The title says it all really! It seems winter comes early in Innsbruck as the Stubai Gletscher guarantees skiing from October to June. A couple of days of heavy rain last week meant a good layer of snow up high so the lifties were kind enough to get it open a week early. Exploring a new area is always great fun, especially with very few people, fantastic snow and glorious sunshine!
We even found a little peak to scramble up, our first Austrian peak! Looking out over the Dolomites, with snowy peaks as far as the eye could see, I must admit I was feeling pretty happy about our move. The novelty of starting the ski season in September certainly helps! We finished off the day with tired legs and a Weissbier in the sunshine, excited about the winter to come…
I’ve written about this before, but it’s a subject I think about a lot. Whether through choice or necessity, the vast majority of people work either very hard, or an enormous amount, and I would never criticise anyone for the lifestyle choices they make. Everyone is different and everyone has their reasons for the decisions they make. Right from an early age I knew that a standard lifestyle was never going to be for me. The thought of working in an office terrified me and I always leant towards seasons abroad or travelling.
I spent the summer between finishing school and starting university in France, which set the standard for the next 3 years. I think once you’ve had the taste of an outdoor, slightly alternative lifestyle, it’s hard to ever imagine going back to a ‘normal 9-5 job’. I found out that what made me happiest was being outdoors and being barefoot. Whether that was in the mountains or on the beach didn’t matter, it was the fresh air and the outdoors that I loved. I discovered that I was a simple person who didn’t need much, as long as I had the outdoors, I didn’t feel trapped, I was happy.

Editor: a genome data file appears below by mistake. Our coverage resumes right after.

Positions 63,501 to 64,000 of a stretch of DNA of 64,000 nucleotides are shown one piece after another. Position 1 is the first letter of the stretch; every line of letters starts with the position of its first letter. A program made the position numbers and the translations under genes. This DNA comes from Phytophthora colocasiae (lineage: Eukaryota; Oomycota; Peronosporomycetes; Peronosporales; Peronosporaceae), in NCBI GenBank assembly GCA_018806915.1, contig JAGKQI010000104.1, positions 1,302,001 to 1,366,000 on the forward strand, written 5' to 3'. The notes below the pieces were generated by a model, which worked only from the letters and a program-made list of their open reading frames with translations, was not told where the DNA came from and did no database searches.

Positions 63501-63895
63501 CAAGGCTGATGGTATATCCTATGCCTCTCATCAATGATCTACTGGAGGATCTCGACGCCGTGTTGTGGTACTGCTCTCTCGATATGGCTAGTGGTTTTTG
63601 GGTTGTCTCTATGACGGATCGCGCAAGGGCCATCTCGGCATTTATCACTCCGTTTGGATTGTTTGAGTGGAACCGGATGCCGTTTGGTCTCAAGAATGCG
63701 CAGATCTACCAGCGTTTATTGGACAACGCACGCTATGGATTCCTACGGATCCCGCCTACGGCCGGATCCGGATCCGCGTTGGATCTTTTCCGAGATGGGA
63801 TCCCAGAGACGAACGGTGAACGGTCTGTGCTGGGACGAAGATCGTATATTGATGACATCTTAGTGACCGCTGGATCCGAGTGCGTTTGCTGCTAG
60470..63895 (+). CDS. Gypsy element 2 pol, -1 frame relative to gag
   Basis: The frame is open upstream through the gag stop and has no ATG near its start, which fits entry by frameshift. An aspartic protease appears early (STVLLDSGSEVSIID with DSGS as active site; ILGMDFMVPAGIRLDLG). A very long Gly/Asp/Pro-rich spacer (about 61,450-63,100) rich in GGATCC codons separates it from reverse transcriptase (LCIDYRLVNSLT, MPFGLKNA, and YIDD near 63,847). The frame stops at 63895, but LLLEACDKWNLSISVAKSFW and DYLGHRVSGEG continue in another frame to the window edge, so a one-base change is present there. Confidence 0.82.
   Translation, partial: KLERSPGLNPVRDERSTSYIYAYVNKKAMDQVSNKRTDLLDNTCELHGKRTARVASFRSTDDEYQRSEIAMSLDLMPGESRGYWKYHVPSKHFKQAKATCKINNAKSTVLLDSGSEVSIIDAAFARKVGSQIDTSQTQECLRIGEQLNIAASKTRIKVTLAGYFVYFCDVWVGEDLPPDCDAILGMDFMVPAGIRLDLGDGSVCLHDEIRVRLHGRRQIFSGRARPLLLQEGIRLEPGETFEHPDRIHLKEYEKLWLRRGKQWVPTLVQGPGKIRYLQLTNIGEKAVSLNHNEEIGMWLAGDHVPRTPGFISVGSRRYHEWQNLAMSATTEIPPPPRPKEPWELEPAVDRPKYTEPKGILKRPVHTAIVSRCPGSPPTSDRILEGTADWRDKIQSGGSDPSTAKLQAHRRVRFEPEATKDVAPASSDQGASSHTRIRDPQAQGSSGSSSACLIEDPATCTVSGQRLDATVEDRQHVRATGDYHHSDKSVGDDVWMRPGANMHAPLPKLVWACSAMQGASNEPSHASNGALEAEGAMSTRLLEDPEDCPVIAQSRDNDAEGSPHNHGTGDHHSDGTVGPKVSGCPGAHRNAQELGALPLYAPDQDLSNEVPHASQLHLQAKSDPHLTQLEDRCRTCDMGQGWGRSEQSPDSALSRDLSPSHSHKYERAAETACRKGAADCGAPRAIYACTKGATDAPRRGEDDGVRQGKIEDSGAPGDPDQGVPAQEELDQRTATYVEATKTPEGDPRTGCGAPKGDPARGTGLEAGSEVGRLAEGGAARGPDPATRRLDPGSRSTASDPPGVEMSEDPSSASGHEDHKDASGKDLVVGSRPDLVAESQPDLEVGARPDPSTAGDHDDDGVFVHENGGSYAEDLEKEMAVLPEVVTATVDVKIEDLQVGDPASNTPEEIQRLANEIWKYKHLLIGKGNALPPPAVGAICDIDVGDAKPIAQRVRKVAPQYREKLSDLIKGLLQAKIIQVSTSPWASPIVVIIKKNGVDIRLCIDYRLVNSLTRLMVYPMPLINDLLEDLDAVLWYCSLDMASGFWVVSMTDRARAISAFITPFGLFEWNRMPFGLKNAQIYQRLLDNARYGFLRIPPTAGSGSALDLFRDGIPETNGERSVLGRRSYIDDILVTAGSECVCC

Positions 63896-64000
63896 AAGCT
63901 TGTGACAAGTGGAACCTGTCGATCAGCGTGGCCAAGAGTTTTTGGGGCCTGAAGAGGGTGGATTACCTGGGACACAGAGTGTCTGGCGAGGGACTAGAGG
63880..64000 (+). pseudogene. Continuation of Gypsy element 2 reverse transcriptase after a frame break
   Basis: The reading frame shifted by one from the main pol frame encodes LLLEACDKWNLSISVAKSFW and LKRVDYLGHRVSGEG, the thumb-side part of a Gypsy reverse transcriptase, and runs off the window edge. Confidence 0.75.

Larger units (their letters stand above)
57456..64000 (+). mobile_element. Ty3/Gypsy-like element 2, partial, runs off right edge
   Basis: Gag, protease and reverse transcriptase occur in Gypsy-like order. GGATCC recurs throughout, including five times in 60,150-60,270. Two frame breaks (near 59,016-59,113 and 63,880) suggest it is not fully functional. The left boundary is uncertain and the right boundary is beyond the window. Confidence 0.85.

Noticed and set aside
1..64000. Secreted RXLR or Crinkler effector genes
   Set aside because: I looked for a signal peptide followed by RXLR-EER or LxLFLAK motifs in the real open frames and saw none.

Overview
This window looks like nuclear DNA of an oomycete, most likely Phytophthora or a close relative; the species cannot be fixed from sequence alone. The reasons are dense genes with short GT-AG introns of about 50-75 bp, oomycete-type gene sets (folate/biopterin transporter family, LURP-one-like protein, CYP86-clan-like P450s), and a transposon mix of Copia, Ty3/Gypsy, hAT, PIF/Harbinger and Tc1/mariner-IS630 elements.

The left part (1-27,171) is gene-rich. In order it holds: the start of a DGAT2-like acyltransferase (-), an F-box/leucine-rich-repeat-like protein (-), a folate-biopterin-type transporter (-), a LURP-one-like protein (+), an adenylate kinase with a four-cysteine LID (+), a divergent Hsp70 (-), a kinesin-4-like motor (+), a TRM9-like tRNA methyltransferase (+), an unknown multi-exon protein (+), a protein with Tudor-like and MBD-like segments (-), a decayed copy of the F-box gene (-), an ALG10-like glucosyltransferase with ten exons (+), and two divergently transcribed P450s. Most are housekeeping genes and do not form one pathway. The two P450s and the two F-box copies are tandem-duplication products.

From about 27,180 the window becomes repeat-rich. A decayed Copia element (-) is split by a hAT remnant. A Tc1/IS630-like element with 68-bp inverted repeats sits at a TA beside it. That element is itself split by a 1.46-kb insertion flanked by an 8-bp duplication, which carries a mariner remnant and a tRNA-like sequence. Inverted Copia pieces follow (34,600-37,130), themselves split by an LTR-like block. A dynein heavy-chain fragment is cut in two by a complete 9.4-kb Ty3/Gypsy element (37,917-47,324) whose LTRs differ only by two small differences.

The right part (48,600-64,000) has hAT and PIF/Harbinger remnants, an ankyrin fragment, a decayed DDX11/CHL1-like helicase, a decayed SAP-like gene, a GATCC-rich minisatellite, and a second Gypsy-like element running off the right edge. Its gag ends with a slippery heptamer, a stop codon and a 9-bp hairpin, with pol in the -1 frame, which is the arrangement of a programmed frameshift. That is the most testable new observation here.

And I’ve never really looked back, I found ways to make it work in France, and carved out a pretty good life for myself as a teacher in Switzerland. I’m happy to work hard, and when I put my mind to it I think I do a damn good job, but leaving home at 6am every morning, sitting in a traffic jam and driving for over an hour each way just to get to work, wore me in to the ground. Wrong or right, I knew that I wasn’t happy anymore, so after a few years of this I knew I had a choice, accept it or change it. Many people do this for their whole working lives, and I admire them for it, it shows a lot more commitment and dedication than I will ever have, but I knew it wasn’t for me and despite how much I enjoyed my job, I knew this lifestyle was never going to make me happy.